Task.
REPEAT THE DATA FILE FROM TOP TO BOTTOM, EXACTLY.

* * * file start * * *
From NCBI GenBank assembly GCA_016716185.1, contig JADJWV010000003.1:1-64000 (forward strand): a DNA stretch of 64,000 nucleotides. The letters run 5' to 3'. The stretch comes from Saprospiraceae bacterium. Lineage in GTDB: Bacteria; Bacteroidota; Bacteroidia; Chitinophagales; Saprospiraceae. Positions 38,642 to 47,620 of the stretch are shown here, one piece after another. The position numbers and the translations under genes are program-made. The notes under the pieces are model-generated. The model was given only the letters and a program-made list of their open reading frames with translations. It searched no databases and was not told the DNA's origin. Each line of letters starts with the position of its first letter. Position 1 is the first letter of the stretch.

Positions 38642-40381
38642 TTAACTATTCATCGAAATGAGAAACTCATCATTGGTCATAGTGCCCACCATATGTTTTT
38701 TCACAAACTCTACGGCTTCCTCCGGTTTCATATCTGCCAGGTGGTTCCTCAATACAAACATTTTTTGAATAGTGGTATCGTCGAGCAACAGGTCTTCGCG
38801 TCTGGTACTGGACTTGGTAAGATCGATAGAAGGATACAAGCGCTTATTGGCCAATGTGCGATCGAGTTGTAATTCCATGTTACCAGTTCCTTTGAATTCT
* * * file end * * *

From NCBI GenBank assembly GCA_016716185.1, contig JADJWV010000003.1:1-64000 (forward strand): a DNA stretch of 64,000 nucleotides. The letters run 5' to 3'. The stretch comes from Saprospiraceae bacterium. Lineage in GTDB: Bacteria; Bacteroidota; Bacteroidia; Chitinophagales; Saprospiraceae. Positions 38,642 to 47,620 of the stretch are shown here, one piece after another. The position numbers and the translations under genes are program-made. The notes under the pieces are model-generated. The model was given only the letters and a program-made list of their open reading frames with translations. It searched no databases and was not told the DNA's origin. Each line of letters starts with the position of its first letter. Position 1 is the first letter of the stretch.

Positions 38642-40381
38642 TTAACTATTCATCGAAATGAGAAACTCATCATTGGTCATAGTGCCCACCATATGTTTTT
38701 TCACAAACTCTACGGCTTCCTCCGGTTTCATATCTGCCAGGTGGTTCCTCAATACAAACATTTTTTGAATAGTGGTATCGTCGAGCAACAGGTCTTCGCG
38801 TCTGGTACTGGACTTGGTAAGATCGATAGAAGGATACAAGCGCTTATTGGCCAATGTGCGATCGAGTTGTAATTCCATGTTACCAGTTCCTTTGAATTCT